Huts in the best locations within Southwold, which is famed for its Adnams brewery, pier and lighthouse, are rarely on the market and some have been in the same family or generations

Huts in the best locations within Southwold, which is famed for its Adnams brewery, pier and lighthouse, are rarely on the market and some have been in the same family or generations

Several semi-detached homes in the area offer three bedrooms, one bathroom and two reception rooms, and is located 0.1 miles away from Lowestoft railway station.

Another property on the market is a £90,000, three-bed semi-detached bungalow at Broadlands Park and Marina in Lowestoft which has a garden, one bathroom and one living room.

The listing for the beach hut boasts that it has ‘glazed double folding doors’ and ‘a number of storage cupboards’.

The previous highest price asked for one of Southwold’s 300 beach huts was £150,000 in September 2018.

Prices have soared since then as property prices have continued to increase and the demand for staycation breaks following the Covid epidemic has boomed.

Huts in the best locations within Southwold, which is famed for its Adnams brewery, pier and lighthouse, are rarely on the market and some have been in the same family or generations.

Several semi-detached homes in the area offer three bedrooms, one bathroom and two reception rooms, and is located 0.1 miles away from Lowestoft railway station

Several semi-detached homes in the area offer three bedrooms, one bathroom and two reception rooms, and is located 0.1 miles away from Lowestoft railway station

Many are rented out for around £600 a week to visitors who flock to the town.

The latest asking price is more than double the price of a three bedroom terrace house on the market for £110,000 around ten miles away in Lowestoft, Suffolk.

More than half the properties in Southwold are second homes and the full-time population is now below 1,000, putting extra strain on local services.

Earlier this year, councillors unveiled plans to try and stem the number of second homes in the town and make more affordable housing possible for local people.

A spokesperson for estate agent Flick & Son, which is selling the hut, said: ‘I am sure it will go very quickly.

‘There is a high demand for huts and we expect there will be a bidding war in the end.’

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EU will retaliate to any unilateral action on NI protocol, Coveney warns

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British prime minister Boris Johnson has been warned of the consequences of unilateral action on the Northern Ireland protocol, including the prospect of “retaliatory” action from Europe.

On the eve of Mr Johnson’s visit to Belfast, the Government and Sinn Féin said moves to disapply parts of the protocol risked damaging east-west relations.

Minister for Foreign Affairs Simon Coveney spoke of a “landing zone” for negotiations and indicated that the European Union was willing to make adjustments through “partnership and dialogue” due to what he said were “legitimate concerns” within unionism about the operation of the protocol.

However, he also said that if London moved unilaterally it would make matters “significantly worse” and that “then the EU will be forced to respond to that with some form of retaliatory action”.

Mr Coveney said it was not “helpful” to expand on what form that might take, but that a response “would be very negative”.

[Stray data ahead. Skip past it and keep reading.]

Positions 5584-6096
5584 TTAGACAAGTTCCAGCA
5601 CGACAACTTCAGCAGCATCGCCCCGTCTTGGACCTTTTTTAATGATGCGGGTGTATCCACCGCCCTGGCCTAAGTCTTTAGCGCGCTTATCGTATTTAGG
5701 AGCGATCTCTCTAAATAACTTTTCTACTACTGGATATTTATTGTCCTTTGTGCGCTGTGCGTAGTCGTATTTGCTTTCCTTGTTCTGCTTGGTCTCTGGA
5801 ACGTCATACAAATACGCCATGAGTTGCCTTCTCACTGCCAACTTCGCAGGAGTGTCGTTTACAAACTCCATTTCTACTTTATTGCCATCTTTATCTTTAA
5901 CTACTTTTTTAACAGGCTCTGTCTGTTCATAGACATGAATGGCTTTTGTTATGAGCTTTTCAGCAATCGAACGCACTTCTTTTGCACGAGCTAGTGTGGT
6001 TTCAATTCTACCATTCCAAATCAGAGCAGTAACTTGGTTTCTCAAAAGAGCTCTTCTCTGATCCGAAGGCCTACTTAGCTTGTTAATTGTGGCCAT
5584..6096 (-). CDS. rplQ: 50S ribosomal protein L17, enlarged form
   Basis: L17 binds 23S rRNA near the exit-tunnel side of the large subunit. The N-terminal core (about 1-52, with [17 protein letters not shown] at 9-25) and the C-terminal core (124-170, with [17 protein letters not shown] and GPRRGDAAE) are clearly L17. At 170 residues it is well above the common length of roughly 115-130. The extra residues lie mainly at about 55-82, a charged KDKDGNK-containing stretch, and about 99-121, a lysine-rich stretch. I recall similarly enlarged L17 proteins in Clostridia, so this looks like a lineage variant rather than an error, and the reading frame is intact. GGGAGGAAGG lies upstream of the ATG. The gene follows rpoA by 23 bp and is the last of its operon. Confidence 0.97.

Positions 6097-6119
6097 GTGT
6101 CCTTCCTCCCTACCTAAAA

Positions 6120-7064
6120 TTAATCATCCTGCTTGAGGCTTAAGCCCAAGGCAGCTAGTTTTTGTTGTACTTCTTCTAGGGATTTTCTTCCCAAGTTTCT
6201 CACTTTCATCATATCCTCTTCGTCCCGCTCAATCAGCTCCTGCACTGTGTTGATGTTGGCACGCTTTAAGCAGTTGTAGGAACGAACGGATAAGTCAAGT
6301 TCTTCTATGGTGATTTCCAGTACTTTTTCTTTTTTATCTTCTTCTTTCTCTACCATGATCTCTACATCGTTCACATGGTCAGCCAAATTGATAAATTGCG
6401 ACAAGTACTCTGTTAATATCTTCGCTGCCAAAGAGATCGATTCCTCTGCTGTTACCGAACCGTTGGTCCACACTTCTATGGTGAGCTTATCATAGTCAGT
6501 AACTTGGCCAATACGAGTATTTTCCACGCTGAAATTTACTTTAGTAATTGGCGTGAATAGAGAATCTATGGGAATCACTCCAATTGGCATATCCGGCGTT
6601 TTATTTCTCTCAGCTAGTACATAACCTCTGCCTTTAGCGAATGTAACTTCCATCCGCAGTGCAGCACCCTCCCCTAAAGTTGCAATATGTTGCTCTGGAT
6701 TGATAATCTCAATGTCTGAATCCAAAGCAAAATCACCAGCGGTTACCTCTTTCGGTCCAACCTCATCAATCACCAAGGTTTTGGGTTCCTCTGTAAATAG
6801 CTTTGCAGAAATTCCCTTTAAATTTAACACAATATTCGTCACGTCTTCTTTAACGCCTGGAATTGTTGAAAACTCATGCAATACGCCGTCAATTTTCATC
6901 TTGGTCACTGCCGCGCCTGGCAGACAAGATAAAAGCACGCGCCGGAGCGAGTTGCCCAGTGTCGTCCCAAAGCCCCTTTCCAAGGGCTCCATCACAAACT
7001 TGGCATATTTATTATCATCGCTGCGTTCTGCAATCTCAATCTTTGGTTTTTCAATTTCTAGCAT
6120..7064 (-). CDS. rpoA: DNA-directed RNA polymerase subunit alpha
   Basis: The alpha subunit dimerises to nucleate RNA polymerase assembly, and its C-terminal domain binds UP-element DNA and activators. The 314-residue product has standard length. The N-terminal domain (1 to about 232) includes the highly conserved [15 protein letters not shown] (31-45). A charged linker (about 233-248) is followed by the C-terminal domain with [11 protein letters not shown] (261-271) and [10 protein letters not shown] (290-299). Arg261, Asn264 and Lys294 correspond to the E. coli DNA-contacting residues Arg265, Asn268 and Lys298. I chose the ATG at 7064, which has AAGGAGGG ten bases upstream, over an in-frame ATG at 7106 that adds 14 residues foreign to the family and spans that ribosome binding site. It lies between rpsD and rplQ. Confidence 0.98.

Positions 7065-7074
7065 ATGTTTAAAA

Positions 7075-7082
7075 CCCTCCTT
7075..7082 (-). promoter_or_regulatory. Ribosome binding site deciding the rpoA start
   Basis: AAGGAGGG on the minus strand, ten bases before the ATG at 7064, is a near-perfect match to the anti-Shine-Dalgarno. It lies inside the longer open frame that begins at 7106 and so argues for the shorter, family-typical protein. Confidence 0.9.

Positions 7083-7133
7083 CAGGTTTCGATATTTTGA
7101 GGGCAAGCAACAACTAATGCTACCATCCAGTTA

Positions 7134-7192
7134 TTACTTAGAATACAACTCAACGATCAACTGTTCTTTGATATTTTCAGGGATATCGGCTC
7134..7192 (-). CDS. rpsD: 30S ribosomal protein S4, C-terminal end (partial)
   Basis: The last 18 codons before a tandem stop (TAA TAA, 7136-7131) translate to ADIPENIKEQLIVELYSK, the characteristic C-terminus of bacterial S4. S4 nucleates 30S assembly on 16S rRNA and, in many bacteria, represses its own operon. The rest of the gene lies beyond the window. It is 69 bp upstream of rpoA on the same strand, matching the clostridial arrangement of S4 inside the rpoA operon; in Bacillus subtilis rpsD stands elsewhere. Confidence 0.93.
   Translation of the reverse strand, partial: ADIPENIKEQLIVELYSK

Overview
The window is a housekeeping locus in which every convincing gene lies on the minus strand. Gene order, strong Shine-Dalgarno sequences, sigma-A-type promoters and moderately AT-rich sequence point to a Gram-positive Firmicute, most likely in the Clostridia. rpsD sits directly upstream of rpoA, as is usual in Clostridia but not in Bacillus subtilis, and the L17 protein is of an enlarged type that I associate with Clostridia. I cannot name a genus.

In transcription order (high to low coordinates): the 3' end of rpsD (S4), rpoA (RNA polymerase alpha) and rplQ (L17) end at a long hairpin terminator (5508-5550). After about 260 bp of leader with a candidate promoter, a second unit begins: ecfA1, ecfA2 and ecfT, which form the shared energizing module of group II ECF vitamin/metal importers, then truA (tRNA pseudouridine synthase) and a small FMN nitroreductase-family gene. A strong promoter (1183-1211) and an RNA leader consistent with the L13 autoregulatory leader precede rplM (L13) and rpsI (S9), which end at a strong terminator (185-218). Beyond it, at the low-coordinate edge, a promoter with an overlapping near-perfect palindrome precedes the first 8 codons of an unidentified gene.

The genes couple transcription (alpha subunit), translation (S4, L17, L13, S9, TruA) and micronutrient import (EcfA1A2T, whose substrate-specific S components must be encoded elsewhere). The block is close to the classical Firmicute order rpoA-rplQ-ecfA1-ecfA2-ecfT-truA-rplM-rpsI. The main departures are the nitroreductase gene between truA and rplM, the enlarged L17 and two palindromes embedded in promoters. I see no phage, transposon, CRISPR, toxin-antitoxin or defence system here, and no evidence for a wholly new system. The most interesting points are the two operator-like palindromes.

Taoiseach Micheál Martin said “there is a real and urgent obligation now” for Britain to engage with the European Commission “in a real and professional way to resolve issues that have been raised”.

Powersharing

Ahead of talks between Mr Johnson and Northern Irish political leaders aimed at restoring powersharing at Stormont, Sinn Féin’s northern leader Michelle O’Neill said unilateral action would “represent an appalling attack on the international rule of law”.

“Only through joint agreement with the EU can solutions to problems or concerns be resolved,” she said.

“I will be telling Boris Johnson that unilateral action deepens political instability and economic uncertainty and must not happen.”

Ms O’Neill is to meet Mr Martin in at Government Buildings Dublin on Monday morning ahead of her meeting with Mr Johnson.

Mr Coveney travels today to Brussels for a meeting of the EU Foreign Affairs Council and will later speak with EU negotiator Maros Sefcovic and British foreign secretary Liz Truss, who is expected to announce legislation on Tuesday that will unilaterally override central elements of the protocol.

Speaking to The Irish Times, Mr Coveney said Mr Sefcovic is open to making “significant progress” on the protocol.

“I believe there are solutions we could pursue and we can agree relatively quickly if there was an attitude to do so on both sides,” he said. “But we need a partner in London to do that, not a partner that is making threats of unilateral action.”

Envoy

The Minister also said he believes it is “likely” that US president Joe Biden will appoint an envoy to the North, saying the US administration is “extremely interested” in marking 25 years since the Belfast Agreement next year with “its institutions intact and functioning as they need to be”.

Mr Johnson is expected to affirm his commitment to the agreement and assert that he is not seeking to scrap the protocol. But Downing Street said ahead of his meetings with the North’s party leaders that he will not drop his government’s threat to unilaterally disapply parts of the protocol, which Mr Johnson agreed with the EU in 2019.

Downing Street said in a statement that Mr Johnson will tell party leaders that the door will always be open to “genuine dialogue” but that “there will be a necessity to act” and protect the Belfast Agreement if the EU does not change its position.

Writing in Monday’s Belfast Telegraph, Mr Johnson outlined that the protocol “has not been adapted to reflect the realities of the [Trade and Co-operation Agreement]”. He will signal that there is “without question a sensible landing spot in which everyone’s interests are protected”. However, he said that if the EU’s position does not change, “there will be a necessity to act”.